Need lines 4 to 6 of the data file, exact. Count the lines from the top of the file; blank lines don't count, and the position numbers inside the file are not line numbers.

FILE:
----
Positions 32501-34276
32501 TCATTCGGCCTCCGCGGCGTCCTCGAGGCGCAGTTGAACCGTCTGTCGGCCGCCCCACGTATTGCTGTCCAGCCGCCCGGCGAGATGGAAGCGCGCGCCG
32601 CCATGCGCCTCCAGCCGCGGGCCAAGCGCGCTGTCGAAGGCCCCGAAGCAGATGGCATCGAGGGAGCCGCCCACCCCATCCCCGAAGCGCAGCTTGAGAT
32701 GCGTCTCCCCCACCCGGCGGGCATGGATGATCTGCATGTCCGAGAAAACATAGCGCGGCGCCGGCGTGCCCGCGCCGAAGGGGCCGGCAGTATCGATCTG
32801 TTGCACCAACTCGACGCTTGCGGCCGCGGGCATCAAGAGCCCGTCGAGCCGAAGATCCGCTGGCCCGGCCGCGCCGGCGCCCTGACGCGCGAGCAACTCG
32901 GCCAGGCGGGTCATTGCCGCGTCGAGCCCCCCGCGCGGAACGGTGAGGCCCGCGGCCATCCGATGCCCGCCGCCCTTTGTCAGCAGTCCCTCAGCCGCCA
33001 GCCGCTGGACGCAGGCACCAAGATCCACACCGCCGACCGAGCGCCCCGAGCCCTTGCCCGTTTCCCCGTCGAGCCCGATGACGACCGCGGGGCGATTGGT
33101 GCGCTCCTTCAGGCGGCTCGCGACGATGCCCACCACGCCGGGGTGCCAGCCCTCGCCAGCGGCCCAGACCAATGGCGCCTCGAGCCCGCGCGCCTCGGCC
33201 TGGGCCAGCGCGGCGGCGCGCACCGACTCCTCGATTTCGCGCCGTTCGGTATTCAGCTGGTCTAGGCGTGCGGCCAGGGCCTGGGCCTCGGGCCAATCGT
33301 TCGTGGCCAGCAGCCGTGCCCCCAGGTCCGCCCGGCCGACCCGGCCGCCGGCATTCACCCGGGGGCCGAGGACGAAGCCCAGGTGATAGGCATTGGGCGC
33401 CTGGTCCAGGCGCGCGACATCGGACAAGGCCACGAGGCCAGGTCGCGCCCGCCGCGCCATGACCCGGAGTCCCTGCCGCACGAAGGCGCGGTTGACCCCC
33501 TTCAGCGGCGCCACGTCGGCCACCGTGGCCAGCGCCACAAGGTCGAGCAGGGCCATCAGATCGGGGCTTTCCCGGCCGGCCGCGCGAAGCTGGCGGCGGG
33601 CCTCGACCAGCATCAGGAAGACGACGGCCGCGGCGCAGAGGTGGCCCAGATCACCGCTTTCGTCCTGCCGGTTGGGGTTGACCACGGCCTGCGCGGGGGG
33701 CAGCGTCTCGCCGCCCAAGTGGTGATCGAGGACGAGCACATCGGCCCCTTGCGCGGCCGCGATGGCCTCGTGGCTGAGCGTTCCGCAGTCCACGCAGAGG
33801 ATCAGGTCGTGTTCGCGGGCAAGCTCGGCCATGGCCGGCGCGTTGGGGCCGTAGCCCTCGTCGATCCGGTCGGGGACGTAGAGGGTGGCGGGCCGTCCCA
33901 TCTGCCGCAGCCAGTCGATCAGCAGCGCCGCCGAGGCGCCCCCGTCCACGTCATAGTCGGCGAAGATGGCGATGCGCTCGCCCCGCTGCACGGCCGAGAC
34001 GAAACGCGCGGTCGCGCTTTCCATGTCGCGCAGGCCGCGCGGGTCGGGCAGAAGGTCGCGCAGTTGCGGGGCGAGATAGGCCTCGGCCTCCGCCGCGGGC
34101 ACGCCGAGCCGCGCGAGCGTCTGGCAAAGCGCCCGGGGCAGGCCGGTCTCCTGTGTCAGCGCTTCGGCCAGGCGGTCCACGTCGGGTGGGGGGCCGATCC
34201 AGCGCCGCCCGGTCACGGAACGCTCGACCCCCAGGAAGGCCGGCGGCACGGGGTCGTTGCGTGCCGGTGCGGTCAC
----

32701 GCGTCTCCCCCACCCGGCGGGCATGGATGATCTGCATGTCCGAGAAAACATAGCGCGGCGCCGGCGTGCCCGCGCCGAAGGGGCCGGCAGTATCGATCTG
32801 TTGCACCAACTCGACGCTTGCGGCCGCGGGCATCAAGAGCCCGTCGAGCCGAAGATCCGCTGGCCCGGCCGCGCCGGCGCCCTGACGCGCGAGCAACTCG
32901 GCCAGGCGGGTCATTGCCGCGTCGAGCCCCCCGCGCGGAACGGTGAGGCCCGCGGCCATCCGATGCCCGCCGCCCTTTGTCAGCAGTCCCTCAGCCGCCA